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Now we let r ! 0, D ! 0 and assume that as this happens (m1D) / ->v, (m2D2)/r ! a2, o(D2)/r! 0, which is the definition of the quantities v and a2. When we do this, the resulting equation is

With this equation, we have much to talk about (but little to reminisce, as we will by Chapters 7 and 8). First, let us consider these new parameters. Since D has units of distance, r has units of time, and both m1 and m2 are pure numbers (averages of the jump size), we see that v has units of distance/time - it is a velocity. On the other hand, a has units of (length)2/time; these units make it a diffusion coefficient. Hence, Eq. (2.51) is called a diffusion equation.

We need to discuss one subtlety of this limit. In particular, how is P(x, t) interpreted now that a set of discrete sites has become a continuum (as D ! 0)? Recall, that we earlier agreed to think of px, t) as the probability that the walker was within ±D/2 of the spatial point x (site i) at time t. In the limit, we interpretpx, t)dx as the probability that the walker is within dx of the spatial point x at time t. Since the walker must be some place, we obtain a normalization condition px, t)dx = 1 (2.52)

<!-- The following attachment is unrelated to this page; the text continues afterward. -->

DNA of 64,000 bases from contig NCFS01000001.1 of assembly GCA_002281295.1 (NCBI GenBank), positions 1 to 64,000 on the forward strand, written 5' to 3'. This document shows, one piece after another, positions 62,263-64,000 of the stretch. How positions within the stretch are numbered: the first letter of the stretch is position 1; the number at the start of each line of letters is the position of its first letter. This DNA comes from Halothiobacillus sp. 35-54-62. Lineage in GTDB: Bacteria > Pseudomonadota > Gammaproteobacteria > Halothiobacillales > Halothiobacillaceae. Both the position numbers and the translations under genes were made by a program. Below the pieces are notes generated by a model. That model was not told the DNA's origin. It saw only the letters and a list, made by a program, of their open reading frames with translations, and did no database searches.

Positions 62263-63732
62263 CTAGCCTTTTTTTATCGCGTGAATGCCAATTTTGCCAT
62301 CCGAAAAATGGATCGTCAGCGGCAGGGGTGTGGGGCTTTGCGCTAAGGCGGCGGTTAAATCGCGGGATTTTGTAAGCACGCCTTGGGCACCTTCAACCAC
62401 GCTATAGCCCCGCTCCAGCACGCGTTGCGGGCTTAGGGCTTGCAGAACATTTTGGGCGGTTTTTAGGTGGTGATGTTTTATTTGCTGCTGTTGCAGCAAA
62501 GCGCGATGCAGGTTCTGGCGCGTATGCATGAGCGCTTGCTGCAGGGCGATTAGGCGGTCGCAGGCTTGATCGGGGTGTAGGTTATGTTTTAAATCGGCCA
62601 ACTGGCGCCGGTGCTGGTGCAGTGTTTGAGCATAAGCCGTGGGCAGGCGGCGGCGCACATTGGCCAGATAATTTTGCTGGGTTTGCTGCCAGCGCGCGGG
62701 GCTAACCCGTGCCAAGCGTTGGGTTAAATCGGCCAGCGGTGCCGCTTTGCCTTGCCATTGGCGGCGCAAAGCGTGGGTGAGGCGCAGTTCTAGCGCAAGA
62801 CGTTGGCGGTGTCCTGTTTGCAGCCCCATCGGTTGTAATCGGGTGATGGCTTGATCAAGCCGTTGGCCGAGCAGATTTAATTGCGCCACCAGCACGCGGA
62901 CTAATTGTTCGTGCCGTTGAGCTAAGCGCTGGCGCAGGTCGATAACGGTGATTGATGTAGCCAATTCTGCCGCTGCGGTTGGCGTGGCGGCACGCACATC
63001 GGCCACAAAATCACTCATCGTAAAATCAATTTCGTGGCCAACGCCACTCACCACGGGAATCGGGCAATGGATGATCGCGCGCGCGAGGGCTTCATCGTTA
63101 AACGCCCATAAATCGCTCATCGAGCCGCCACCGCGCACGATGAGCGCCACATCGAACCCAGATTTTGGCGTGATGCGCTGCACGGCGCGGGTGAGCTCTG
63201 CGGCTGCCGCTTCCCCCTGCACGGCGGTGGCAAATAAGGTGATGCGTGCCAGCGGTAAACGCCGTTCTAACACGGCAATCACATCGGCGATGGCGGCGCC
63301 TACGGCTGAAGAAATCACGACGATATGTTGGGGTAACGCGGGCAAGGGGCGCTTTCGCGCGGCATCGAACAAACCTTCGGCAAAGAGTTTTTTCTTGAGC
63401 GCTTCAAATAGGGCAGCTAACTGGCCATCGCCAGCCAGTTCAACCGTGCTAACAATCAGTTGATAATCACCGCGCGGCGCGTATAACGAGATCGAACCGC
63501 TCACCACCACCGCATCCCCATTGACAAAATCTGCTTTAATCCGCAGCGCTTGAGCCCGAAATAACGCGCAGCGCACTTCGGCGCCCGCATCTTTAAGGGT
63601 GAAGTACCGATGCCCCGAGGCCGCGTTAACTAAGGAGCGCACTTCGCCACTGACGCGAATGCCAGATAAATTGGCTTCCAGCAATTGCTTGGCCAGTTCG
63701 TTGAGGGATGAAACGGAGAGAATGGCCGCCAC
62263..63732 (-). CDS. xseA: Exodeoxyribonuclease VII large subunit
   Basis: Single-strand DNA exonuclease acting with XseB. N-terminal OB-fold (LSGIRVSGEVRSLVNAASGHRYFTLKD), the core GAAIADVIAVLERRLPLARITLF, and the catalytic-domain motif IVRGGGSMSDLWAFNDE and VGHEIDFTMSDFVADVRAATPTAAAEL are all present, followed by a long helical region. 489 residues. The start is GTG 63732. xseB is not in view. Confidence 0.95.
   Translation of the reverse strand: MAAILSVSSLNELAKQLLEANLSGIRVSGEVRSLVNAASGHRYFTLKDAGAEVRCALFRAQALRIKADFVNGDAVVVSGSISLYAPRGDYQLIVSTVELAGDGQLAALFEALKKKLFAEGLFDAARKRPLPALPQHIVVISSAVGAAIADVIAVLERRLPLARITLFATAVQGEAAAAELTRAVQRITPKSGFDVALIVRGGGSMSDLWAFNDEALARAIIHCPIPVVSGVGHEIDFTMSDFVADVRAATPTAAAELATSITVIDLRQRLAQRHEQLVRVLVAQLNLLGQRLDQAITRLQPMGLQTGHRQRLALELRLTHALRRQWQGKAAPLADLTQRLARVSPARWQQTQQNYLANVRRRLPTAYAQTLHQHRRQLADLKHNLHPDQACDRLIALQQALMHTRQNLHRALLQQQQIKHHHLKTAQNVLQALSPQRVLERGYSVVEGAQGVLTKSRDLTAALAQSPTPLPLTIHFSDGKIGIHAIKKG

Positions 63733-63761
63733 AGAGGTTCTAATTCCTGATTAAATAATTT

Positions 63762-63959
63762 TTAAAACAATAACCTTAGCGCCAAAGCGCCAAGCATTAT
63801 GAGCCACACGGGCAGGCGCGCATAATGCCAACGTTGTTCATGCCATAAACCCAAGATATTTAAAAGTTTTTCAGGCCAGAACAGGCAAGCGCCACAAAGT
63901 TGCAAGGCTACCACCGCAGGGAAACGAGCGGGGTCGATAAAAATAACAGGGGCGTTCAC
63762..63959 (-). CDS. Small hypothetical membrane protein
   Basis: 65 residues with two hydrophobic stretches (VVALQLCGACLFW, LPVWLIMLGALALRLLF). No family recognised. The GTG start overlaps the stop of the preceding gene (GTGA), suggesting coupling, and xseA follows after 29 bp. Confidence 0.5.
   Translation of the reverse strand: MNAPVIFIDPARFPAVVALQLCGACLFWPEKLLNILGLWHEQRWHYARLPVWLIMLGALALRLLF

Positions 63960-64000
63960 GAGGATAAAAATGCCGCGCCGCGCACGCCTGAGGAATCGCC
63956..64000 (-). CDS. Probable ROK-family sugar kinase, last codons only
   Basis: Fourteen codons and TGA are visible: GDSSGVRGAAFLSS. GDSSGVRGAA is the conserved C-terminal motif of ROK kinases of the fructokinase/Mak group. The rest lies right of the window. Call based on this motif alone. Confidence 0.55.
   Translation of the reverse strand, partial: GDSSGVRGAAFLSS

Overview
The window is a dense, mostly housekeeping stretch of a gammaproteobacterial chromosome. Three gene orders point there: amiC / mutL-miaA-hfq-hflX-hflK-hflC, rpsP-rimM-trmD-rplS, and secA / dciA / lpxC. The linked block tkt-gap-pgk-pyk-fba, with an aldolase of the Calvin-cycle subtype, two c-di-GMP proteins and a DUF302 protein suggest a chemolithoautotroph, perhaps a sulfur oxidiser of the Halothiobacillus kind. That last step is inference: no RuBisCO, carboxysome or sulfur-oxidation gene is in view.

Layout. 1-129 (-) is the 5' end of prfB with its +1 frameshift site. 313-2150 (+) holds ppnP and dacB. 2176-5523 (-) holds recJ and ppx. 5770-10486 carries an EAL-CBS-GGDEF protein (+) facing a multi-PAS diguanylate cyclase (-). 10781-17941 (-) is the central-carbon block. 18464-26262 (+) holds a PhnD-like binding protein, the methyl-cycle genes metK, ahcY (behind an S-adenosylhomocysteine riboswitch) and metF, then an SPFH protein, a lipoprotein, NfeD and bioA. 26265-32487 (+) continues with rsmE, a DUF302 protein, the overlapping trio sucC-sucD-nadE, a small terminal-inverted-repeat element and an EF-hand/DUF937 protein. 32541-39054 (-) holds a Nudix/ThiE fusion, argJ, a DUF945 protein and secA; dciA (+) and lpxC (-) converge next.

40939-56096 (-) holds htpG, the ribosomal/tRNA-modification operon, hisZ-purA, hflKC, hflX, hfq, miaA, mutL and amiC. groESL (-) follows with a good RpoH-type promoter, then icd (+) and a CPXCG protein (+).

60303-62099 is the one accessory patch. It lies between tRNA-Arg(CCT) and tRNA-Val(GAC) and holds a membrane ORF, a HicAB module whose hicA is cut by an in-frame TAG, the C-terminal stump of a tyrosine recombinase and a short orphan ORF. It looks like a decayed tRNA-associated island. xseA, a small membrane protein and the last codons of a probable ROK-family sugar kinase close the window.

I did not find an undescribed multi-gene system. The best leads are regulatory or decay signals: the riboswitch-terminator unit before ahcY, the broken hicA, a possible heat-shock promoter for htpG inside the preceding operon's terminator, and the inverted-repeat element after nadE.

Equation (2.51) also involves one time derivative and two spatial derivatives. This means that there are three conditions needed to completely specify the solution. One is an initial condition: we specify px, 0) - the chance of initially finding the walker at spatial point x. The choices about boundary conditions depend upon the nature of the spatial region.

First, suppose that this region is unbounded. It is reasonable to expect, then, that the chance that the walker can reach ±1 in any finite time is 0. We then specify thatpx, t)! 0 as |x| !±i. Sometimes we can get a solution of this equation virtually for free, as in the following exercise.

Exercise 2.13 (M)

Show that

0 0